Beratung in objektorientierter Datenverarbeitung
9 place Sémard, 78210 St.-Cyr-l'École, France, +33 (0)1 30 23 00 34
 
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Kai-Uwe Bux
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      06-02-2008
James Kanze wrote:

> On Jun 1, 11:01 pm, Kai-Uwe Bux <(E-Mail Removed)> wrote:
>> James Kanze wrote:
>> > On Jun 1, 8:11 pm, Kai-Uwe Bux <(E-Mail Removed)> wrote:
>> >> Fred Yu wrote:
>> >> > I want to encode input text into html format such as
>> >> > replace "<" with "&lt", replace "&" with "&amp". Could
>> >> > you give me some ideas? Thanks.

>
>> >> Containers: std::map< char, std::string >
>> >> Iterators: std::istream_iterator, std:stream_iterator
>> >> Algorithms: std::transform

>
>> > Agreed for the first (although it may be overkill---in this
>> > particular case, I think I'd go with a simple switch).

>
>> > No real need for the second; just use istream::get() and
>> > ostream:ut() (or operator<< in some cases).

>
>> > As to the third: how? You're replacing a single character
>> > with a sequence of characters, and transform does a one to
>> > one (which in practice makes it of fairly limited
>> > utility---although I've used it with a vector<string>,
>> > ostream_iterator, and as string transformer class that I've
>> > written, which works something like $(patsubst...) in GNU
>> > make).

>
>> I was thinking of something like this:

>
>> #include <iostream>
>> #include <iterator>
>> #include <map>
>> #include <algorithm>
>> #include <cassert>

>
>> struct encoder {

>
>> std::map< char, std::string > the_map;

>
>> encoder ( void ) {
>> the_map[ 'a' ] = "a";
>> // ...
>> the_map[ '&' ] = "&amp";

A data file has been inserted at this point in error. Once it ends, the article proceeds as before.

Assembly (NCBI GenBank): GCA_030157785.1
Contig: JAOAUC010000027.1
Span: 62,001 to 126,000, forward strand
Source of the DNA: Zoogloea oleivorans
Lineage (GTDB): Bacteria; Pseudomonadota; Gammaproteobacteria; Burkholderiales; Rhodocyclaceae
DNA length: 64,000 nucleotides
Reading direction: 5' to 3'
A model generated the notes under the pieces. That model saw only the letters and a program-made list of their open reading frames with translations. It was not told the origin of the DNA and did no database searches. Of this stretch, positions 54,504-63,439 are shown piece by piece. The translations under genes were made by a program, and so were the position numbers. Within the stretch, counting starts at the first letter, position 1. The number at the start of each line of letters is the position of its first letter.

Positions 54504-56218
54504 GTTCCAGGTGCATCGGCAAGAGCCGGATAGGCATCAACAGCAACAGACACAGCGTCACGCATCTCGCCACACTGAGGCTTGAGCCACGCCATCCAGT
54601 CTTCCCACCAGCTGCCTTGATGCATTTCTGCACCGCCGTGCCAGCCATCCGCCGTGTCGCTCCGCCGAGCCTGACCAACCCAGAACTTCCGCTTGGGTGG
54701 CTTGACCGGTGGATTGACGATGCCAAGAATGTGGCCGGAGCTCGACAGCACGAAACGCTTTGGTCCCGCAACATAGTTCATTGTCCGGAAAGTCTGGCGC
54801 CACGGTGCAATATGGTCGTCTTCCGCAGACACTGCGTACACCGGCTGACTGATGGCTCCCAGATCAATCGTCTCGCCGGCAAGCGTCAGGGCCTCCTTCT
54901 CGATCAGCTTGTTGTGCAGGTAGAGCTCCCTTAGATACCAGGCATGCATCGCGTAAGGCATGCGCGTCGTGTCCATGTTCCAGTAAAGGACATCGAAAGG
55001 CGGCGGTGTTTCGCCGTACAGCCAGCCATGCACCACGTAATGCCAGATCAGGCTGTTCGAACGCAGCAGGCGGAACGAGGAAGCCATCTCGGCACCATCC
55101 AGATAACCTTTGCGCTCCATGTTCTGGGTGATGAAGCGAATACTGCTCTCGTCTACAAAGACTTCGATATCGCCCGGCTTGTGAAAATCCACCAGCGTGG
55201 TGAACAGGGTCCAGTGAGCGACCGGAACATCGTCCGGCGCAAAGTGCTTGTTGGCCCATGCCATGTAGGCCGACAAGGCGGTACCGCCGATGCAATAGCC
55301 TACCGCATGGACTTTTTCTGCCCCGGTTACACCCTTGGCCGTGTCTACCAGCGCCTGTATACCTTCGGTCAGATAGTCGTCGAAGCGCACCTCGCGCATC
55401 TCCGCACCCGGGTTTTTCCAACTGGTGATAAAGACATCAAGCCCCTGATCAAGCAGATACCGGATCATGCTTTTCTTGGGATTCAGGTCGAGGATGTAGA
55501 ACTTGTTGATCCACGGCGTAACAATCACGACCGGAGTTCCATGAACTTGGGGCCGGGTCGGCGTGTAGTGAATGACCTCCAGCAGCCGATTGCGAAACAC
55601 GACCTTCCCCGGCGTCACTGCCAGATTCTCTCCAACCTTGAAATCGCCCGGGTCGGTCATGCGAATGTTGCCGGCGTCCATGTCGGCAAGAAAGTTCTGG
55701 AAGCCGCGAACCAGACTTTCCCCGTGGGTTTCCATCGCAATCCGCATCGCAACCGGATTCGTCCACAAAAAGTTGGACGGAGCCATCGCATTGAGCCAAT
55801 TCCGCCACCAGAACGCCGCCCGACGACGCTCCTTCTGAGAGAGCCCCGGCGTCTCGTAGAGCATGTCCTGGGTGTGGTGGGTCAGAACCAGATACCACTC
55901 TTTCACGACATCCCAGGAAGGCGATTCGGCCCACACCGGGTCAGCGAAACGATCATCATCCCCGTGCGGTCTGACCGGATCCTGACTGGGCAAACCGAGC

>> // ...
>> }

>
>> std::string const & operator() ( char ch ) const {
>> std::map< char, std::string >::const_iterator iter =
>> the_map.find( ch );
>> assert( iter != the_map.end() );
>> return ( iter->second );
>> }
>> };

>
>> int main ( void ) {
>> encoder the_encoder;
>> std::transform( std::istreambuf_iterator<char>( std::cin ),
>> std::istreambuf_iterator<char>(),
>> std:stream_iterator<std::string>( std::cout, "" ),
>> the_encoder );
>> }

>
> Which looks like a lot of overhead (including in terms of
> programming) for very little gain. It might be worth it if you
> create some sort of generic encoder, in order to reuse the idiom
> in many different contexts, but for such a simple problem, it
> just seems overkill for a onetime solution.


It's just what came to mind first. I tend to think of std::map whenever
there is an obvious table lookup. I like that because (a) it tends to have
exactly one line for each table entry, which can be formatted in such a way
that it is easy to read, and (b) the logic of table lookup is completely
decoupled from the rest of the program. Of course, a simple function

char const * encode ( char ch ) {
switch ( ch ) {
...
}
}

could do the same.


> As I said, I'd
> probably go with the switch. If I were going to go to the
> effort of initializing the map completely, I'd probably go with
> a char const*[UCHAR_MAX], rather than std::map. Or a map with
> just the elements which don't use an identity transformation.


Initializing the map completely is not a big deal at all. Just change the
constructor slightly:

for ( char ch = std::numeric_limits<char>::min();
ch < std::numeric_limits<char>::max();
++ ch ) {
the_map[ ch ] = ch;
}
the_map[ std::numeric_limits<char>::max() ] =
std::numeric_limits<char>::max();
// now for the special characters:
the_map[ '&' ] = "&amp";
...


> And I'd probably still write out the loop; somehow, the idea of
> transforming each individual character into a string just to
> output it bothers me.



a) Note that the operator() of the encoder returns a string const &. So,
this does not really create a string each time just for output. It only
involves a few levels of indirection (something like char*** instead of
char*).

b) You can use

map< char, char const * >

instead of map< char, string >. Transform will just look up the char const *
and write it, which is very much the same as a hand coded loop. The price
to pay is that the trick from above for initializing all the characters
that are just passed through becomes more tricky.

c) Maybe you are thinking of a _real_ alternative:


#include <iostream>
#include <istream>
#include <ostream>

int main ( void ) {
char ch;
while ( std::cin.get( ch ) ) {
switch ( ch ) {
case '&' : { std::cout << "&amp"; break; }
case '<' : { std::cout << "lt"; break; }
// ...
default : { std::cout << ch; break; }
}
}
}


I have to admit that I don't like that. It mixes flow control and table
lookup to the effect that different types are piped to std::cout (char for
default and const char * for the other characters).



Best

Kai-Uwe Bux